"Ask the Experts" is moderated by Béla Lipták, process control consultant and editor of the Instrument Engineer's Handbook (IEH). He is currently recruiting contributors for the 5th edition. If you are qualified to contribute to this volume, or if you are qualified to answer questions in this column or want to ask a question, write to email@example.com.
Q: It is well known that valves are huge energy consumers, while VFDs and pumps are less so. There has been a movement for many years to migrate from control valves to VFD-controlled pumps, but it didn't pick up steam until the notion of sustainability and reduced energy consumption became current. What are people doing to make control valves more efficient? Less pressure drop? Better actuators? Or are we seeing the last stand of the control valve?
I could really use the experts' help on this one.
A: To minimize energy wasted in valve friction, I usually design pump stations to have at least one variable-speed pump. If the liquid being pumped is distributed among many users, my optimization strategy is to keep opening up all user valves, until the most open valve reaches 90% opening. As shown in the interlock table in Figure 1, the second pump, which can be constant-speed also, is started up on high pressure (PSH-03), and it is turned off on low flow (FSL-05).
When I worked as an IBM consultant, I applied this strategy at a dozen IBM sites. When the buildings were low (laboratories, production plants), this strategy saved about 30%, and when used for high-rise office buildings, it saved 15% to 20%, compared to the electricity consumed prior to optimizing the building or plant.
The distribution of gas among many users (such as in HVAC applications) is optimized the same way, except that the savings are the same (~ 30%) in both high rise and low buildings. When minimizing the energy consumption of fans and/or compressors, we have to combine the valve position control (VPC) with surge protection control as shown in Figure 2.
In my keynote at the next ISA conference in October, I will show similar optimization schemes for a dozen unit operations, including distillation, reactors, boilers, etc.
Q: I have a light oil fuel tank of 76,000 liters capacity built in 1984. The tank is horizontal and 11.5 meters long. The sensor is connected through manhole and is flanged with a diameter of 500 mm. The tank is atmospheric and we need digital level transmitter.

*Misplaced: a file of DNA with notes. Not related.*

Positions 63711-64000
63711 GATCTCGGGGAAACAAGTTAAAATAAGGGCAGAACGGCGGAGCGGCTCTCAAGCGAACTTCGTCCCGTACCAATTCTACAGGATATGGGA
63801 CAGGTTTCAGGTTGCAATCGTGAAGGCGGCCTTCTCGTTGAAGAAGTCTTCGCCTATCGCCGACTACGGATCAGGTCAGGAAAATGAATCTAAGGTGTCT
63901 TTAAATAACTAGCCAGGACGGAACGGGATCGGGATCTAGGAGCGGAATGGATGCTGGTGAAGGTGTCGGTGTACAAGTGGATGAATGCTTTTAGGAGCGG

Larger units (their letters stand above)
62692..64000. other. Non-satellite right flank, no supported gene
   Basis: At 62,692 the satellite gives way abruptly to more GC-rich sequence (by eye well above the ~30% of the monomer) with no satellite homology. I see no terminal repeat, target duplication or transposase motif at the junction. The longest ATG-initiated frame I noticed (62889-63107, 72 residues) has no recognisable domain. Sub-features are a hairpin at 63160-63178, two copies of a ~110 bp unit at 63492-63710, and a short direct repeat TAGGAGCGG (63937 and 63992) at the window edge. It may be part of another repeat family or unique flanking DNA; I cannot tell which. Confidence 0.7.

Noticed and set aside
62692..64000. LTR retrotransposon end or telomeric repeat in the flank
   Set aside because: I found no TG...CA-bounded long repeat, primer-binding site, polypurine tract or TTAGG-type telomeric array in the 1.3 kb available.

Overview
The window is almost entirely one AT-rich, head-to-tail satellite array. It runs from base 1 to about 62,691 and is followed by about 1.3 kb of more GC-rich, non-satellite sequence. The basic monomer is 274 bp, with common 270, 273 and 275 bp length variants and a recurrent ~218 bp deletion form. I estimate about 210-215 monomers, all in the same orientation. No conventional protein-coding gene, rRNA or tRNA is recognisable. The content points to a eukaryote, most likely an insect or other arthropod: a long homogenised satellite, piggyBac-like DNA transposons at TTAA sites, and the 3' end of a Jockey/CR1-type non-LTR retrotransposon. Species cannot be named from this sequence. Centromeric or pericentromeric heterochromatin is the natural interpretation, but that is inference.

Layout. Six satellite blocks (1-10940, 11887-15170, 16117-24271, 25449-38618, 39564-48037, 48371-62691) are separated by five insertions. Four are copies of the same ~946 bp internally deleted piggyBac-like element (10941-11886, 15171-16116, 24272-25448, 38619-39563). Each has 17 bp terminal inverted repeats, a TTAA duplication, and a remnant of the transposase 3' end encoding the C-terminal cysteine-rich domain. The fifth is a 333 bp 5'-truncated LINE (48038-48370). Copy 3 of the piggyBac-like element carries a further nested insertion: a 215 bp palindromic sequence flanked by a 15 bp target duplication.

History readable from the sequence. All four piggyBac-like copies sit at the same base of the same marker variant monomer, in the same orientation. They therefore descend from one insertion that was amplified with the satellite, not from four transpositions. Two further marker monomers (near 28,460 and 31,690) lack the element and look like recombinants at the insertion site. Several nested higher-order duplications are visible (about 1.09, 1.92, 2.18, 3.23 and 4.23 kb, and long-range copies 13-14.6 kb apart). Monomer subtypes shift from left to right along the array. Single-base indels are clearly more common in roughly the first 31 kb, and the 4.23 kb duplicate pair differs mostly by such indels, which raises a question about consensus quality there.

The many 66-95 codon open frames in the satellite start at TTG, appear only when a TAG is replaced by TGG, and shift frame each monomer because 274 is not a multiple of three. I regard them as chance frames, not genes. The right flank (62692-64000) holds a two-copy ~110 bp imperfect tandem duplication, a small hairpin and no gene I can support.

We measure flow by level difference. The original volumetic flowmeter was a pneumatic transmitter with a manual valve, and the measurement of the tank volume was done manually.
This system has not worked for two months, and we would like to replace it by a system that will not require any modification (welding, contracting, etc) in the existing tank. Also, we do not want to empty the tank during installation, because we do not have a spare tank and is very difficult to empty the existing one.
Esmat, Director of Engineering
A: A magnetostrictive level sensor, such as one from MTS (www.temposonics.com), which we developed when I was director of technology there, would work well.
A: I understand that you are looking for a suitable replacement with local level indication, not remote. Also you do not want to do any cutting or welding on the tank, which is understandable.
You can consider a float type of level gauge. The manhole can be removed and modified for the level gauge. This would be a simple and maintenance-free solution.
H. S. Gambhir,
Reliance Industries Ltd.
A: Any possibility of mounting a radar (microwave) level sensor in or around the manhole at the top of the tank? If so, that might be a reasonable solution.
A: You may have to make a hole in the top of the vessel, or in the manway lid.
There are several potential digital transmitter tools available.
- You can replace your existing device with a differential pressure transmitter or a bubbler if you have taps on the side and bottom of the tank.
- You can use a noncontact radar transmitter or a guided wave radar transmitter, which mounts on a 2-in. (50 mm) to 4-in. (100 mm) fitting in the top of the manway lid. You need to use radar because ultrasonic level transmitters are notoriously unreliable in atmospheric fuel oil level applications. If you are going to put it in the manway, you will have to use noncontact radar or use a flexible sensor cable for the guided wave. In this event, I would not use the guided wave systems, unless they can be installed in another tap in the tank top.
- You can use a float with an electronic sensor and transmitter or a magnetostrictive sensor. These also require making a hole in the tank. They will not be able to be installed in the manway because they are long tubes, and you will not be able to open the tank with the gauges installed.
- (My favorite) You can jack up the tank and put load cells under at least two of the support feet and go from there to an electronic transmitter. This is the method most likely to be trouble-free because you don't have to make any holes, and you can, in most cases, do an auto-calibration from whatever point the level actually is when you install the devices. There are more than a half-dozen potential vendors of these devices. They are simple and pretty much maintenance-free. The other significant appeal of the load cell approach is the likelihood that it will be less expensive (and perhaps significantly so) than any other method.
A: We would recommend either a magnetostrictive or guided wave radar transmitter. To give a better answer a few questions should be answered:
- Both recommended transmitters are loop-powered; is this acceptable?
- What accuracy is necessary?
The magnetostrictive is more accurate, but more problematic with viscous or dirty materials.
View specifications at our website www.magnetrol.com/select_ctry.asp) or those of other manufacturers.